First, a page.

Zika response in full gear
Efforts to combat the outbreak yielded diagnostics and first vaccine trials
As travel advisories for pregnant women multiplied, combating the Zika virus was a top priority this year for both government agencies and the drug industry.
“This is the most complicated emergency the CDC has ever handled,” Anne Schuchat, principal deputy director of the Centers for Disease Control & Prevention, told reporters last month at the American Society for Tropical Medicine & Hygiene’s annual meeting. It’s the first time the world has seen a mosquito-borne virus that can be spread sexually or cause birth defects. Moreover, “we have not got a great track record with controlling Aedes aegypti mosquitos,” she said.
The public did get some good news last month when the World Health Organization declared that Zika is no longer a public health emergency. And while health experts stress that efforts to address the virus must continue at full speed, government agencies, health groups, and industry have made some headway in figuring out how to combat it.
Prior to the outbreak, there was no FDA-approved test to screen for the virus, which can be difficult to distinguish from dengue, a more common flavivirus. Since February, FDA has issued emergency use authorizations for 12 diagnostic tests.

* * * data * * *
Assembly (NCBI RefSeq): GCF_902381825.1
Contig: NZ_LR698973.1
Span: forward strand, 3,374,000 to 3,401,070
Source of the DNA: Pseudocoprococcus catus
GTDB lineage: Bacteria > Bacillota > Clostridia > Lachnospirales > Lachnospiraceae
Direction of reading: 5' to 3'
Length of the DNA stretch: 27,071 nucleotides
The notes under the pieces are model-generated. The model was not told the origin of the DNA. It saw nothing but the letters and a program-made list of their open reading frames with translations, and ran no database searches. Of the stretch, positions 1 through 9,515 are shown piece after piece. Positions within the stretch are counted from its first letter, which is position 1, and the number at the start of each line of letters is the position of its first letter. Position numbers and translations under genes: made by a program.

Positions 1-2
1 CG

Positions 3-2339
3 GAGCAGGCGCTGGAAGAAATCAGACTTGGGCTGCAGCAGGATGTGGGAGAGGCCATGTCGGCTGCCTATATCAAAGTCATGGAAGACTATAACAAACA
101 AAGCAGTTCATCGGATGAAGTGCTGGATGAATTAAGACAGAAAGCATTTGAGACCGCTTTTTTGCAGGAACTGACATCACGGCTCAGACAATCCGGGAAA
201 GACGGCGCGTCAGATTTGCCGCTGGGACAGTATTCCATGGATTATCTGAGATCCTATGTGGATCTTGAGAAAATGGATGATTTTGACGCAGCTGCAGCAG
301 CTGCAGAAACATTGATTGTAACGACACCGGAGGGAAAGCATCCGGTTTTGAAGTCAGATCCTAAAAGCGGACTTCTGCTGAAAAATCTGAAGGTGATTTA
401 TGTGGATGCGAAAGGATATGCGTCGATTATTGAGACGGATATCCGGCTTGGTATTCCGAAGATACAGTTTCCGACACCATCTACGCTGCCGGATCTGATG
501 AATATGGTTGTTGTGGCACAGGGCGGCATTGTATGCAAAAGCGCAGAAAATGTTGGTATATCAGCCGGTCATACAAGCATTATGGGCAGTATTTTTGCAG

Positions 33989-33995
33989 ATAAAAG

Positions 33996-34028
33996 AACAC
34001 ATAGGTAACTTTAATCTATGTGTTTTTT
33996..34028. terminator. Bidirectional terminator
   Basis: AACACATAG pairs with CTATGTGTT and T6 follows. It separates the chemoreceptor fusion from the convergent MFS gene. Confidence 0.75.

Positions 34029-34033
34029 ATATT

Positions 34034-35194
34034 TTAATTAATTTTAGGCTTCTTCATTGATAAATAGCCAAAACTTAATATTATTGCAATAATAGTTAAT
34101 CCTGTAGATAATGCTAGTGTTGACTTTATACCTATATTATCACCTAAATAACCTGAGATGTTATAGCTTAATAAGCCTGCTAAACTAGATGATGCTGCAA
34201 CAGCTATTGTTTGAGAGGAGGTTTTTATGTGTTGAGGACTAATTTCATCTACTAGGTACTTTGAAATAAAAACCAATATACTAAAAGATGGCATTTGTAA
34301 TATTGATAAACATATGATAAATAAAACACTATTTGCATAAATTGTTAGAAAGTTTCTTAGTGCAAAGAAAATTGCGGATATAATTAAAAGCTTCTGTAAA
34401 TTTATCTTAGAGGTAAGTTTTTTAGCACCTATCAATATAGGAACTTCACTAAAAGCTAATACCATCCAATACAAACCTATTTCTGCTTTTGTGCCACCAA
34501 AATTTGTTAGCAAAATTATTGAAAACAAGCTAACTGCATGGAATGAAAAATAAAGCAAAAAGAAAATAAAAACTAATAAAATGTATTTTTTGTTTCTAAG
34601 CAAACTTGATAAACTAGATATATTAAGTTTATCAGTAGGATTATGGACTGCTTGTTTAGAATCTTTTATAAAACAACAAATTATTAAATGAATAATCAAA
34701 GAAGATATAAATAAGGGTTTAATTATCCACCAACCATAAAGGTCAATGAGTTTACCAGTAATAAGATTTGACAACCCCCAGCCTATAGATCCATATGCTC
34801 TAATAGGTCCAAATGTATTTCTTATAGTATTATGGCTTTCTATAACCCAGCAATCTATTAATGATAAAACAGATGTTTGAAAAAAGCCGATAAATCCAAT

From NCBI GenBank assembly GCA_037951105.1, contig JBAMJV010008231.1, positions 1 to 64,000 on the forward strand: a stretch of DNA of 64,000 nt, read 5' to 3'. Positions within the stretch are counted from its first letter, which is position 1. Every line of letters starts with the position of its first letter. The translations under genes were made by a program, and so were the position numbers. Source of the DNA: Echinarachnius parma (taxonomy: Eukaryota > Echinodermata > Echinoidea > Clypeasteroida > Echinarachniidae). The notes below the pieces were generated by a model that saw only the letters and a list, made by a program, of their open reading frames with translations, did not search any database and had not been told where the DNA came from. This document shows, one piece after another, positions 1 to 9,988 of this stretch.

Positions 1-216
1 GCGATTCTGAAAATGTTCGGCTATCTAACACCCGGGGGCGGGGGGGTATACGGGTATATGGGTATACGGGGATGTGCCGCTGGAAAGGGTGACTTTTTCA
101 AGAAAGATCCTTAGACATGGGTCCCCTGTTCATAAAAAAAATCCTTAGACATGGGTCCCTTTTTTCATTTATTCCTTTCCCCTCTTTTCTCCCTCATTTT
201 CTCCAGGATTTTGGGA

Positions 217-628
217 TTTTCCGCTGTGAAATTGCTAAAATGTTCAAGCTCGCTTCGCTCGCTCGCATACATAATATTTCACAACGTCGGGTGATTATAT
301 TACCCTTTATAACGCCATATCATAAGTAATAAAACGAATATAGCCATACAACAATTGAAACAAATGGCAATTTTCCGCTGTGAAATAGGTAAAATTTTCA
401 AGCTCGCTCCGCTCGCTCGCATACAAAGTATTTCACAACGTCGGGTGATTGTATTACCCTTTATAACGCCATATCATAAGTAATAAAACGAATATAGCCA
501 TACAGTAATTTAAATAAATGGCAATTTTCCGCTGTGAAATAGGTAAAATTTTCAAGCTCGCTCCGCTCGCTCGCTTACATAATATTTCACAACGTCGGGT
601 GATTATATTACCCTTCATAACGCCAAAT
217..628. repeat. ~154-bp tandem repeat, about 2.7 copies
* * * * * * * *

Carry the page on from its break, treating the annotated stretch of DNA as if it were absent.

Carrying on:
Ann Powers, chief of CDC’s Alphavirus Laboratory, noted at the tropical medicine meeting that they can be improved. For example, available tests can confirm the virus in about five days; researchers would like to trim that to 36 to 48 hours.
Although a Zika vaccine wasn’t on anyone’s radar prior to the outbreak, three have sped into human trials. Safety studies are ongoing for a purified, inactivated virus vaccine called ZPIV, which was developed by Walter Reed Army Institute of Research, as well as DNA vaccines developed by the National Institute of Allergy & Infectious Diseases and Inovio Pharmaceuticals.
Meanwhile, research into combating the mosquitos themselves continues to lag. “We’ve been very negligent” in finding new ways to control viral vectors, Powers noted. Priorities include the development of new pesticides, studies to determine whether existing pesticides are still effective, and implementing a systemic process for sharing information on the emergence of viral vectors.
“It’s critical not only to Zika, dengue, and chikungunya,” she said, “but whatever might come next—and something will come next.”